Ikaros Sockets

Christian Balkenius

Introduction

IKAROS_Socket is a small library that makes it easy to work with sockets in Ikaros. This library is used internally by the WebUI to allows access from a web browser, but can also be used in other cases when a module needs to communicate with other processes or with other devices on the Internet. Although it is not necessary to know anything about sockets to use Ikaros, it may be interesting to see how little code is necessary to set up socket communication with Ikaros.

Like the rest of Ikaros, the socket library runs on multiple platforms including Windows, Linux and OS X.

A Minimal Web Server

The functions in IKAROS_Socket can easily be used to build a minimal web server. The code example below implements a complete web server.

#include "IKAROS.h"

int
main(int argc, char *argv[])
{
  ServerSocket socket(80);
	
  while(true)
    if(socket.GetRequest() && socket.TestArgument(0, "GET"))
    {
        socket.SendFile("/WebDirectory", socket.GetArgument(1));
        socket.Close();
    }

  return 0;
}

The above code first opens a socket on port 80 which is the port number typically used for HTTP. The program then enters an infinite loop where it collects GET requests and processes them by sending the file specified in argument 1 in the request.

The function GetRequest() polss the socket to see if there is a message waiting and if there is, the function TestArgument() is used to test that the first argument is "GET". In this case, a reply is sent using the function SendFile(). Here, the file sent is the file received as the second argument of the HTTP request and GetArgument() is used to get this name from the request. The first argument to SendFile() specifies the directory where the function will look for the file.

Note that even if a particular directory is supplied to the function, it is possible to acces any part of your file hierarchy by specifying clever filenames to GET. You have to make sure that the filename does not lead outside the directory you want if you care at all for security.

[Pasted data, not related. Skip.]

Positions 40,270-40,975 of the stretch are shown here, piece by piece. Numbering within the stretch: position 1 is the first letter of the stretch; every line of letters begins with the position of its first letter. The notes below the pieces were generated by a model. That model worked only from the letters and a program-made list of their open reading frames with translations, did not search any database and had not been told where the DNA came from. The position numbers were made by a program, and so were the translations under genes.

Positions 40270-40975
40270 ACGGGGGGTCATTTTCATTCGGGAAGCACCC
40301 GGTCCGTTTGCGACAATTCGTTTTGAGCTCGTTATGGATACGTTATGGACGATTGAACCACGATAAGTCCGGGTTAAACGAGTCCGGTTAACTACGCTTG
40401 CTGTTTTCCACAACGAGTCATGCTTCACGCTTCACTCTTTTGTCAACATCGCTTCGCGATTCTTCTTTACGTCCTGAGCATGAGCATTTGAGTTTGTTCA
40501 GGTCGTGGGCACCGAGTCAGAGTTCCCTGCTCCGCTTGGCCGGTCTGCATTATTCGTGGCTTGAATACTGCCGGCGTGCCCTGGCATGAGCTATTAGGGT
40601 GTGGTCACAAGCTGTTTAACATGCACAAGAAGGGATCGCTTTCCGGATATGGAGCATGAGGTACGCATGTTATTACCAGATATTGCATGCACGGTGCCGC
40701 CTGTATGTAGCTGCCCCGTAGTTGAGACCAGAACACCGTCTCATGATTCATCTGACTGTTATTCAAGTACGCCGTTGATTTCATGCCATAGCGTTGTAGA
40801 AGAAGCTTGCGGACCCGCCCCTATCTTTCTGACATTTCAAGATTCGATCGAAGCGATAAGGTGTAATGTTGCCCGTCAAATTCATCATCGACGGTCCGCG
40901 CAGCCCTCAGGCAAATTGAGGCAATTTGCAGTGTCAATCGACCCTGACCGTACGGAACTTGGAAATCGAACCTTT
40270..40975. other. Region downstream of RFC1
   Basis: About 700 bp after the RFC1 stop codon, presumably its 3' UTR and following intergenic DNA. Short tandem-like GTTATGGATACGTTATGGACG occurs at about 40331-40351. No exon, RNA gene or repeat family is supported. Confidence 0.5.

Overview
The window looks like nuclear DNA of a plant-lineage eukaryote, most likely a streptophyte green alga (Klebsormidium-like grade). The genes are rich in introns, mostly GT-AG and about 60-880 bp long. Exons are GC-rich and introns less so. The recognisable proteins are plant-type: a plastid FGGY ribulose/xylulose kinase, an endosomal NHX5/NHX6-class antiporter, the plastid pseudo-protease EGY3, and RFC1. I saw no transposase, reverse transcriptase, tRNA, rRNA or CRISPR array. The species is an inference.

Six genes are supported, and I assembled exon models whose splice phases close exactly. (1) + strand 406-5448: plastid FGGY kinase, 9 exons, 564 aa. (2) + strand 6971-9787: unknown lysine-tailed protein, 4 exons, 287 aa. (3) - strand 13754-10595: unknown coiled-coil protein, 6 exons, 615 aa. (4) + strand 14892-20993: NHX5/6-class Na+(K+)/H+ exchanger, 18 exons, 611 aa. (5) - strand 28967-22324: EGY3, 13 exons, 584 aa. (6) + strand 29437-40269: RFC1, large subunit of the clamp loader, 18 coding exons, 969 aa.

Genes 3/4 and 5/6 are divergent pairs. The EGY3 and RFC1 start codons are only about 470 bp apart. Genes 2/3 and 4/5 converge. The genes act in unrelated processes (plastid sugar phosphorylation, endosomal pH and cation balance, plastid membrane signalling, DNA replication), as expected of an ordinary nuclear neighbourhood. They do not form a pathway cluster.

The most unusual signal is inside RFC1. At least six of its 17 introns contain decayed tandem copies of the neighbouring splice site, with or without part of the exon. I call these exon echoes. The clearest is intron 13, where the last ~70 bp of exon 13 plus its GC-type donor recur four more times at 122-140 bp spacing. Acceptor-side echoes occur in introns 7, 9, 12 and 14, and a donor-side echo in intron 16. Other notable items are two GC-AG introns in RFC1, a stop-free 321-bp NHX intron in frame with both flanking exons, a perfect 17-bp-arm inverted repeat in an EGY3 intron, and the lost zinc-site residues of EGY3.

If you want to test this example, it may be better to use another port than 80, since port number below 1024 are reserved for root. It is common to use port 8000 or port 8080 instead for a web server that runs on a user account.

If we wanted instead to generate the contents, for example xml data, we could replace the above code with the folllowing:

#include "IKAROS.h"

int
main(int argc, char *argv[])
{
  ServerSocket socket(80);
	
  while(true)
    if(socket.GetRequest() && socket.TestArgument(0, "GET"))
    {
      if(socket.TestArgument(1, "/data.xml"))
      {
        socket.Send("HTTP/1.1 200 OK\n");
        socket.Send("Content-Type: text/xml\n");
        socket.Send("\n");
		socket.Send("<?xml version='1.0' ?>\n");
        socket.Send("<xml>\n");
        socket.Send("<abc>ABC</abc>\n");
        socket.Send("</xml>\n");
        socket.Close();
      }
    }
  return 0;
}

In this example we test the path sent with the GET request and if it is "/data.xml", we start to send xml data using individual calls to Send.

Getting Data From A Server

Sockets in Ikaros also makes it very easy to retrieve data from a server. The following example illustrates how a Socket object can be used to request data from a server. The string "GET" is the request send to the server with ip number 127.0.0.1 at port 9000 and the maximum size of the returned data is 1024 bytes.

Socket socket;			
char buffer[1024];
socket.Get("127.0.0.1", 9000, "GET", data, 1024);

It is also possible to send and retreive data manually. The follwing example is equivalient to the code above:

Socket socket;			
char buffer[1024];
socket.SendRequest("127.0.0.1", 9000, "GET");
socket.ReadData(data, 1024);
socket.Close()

References

Balkenius, C., Morén, J. and Johansson, B. (2007). System-Level Cognitive Modeling with Ikaros.

Hall, B. (2007). Beej's Guide to Network Programming.

blog comments powered by Disqus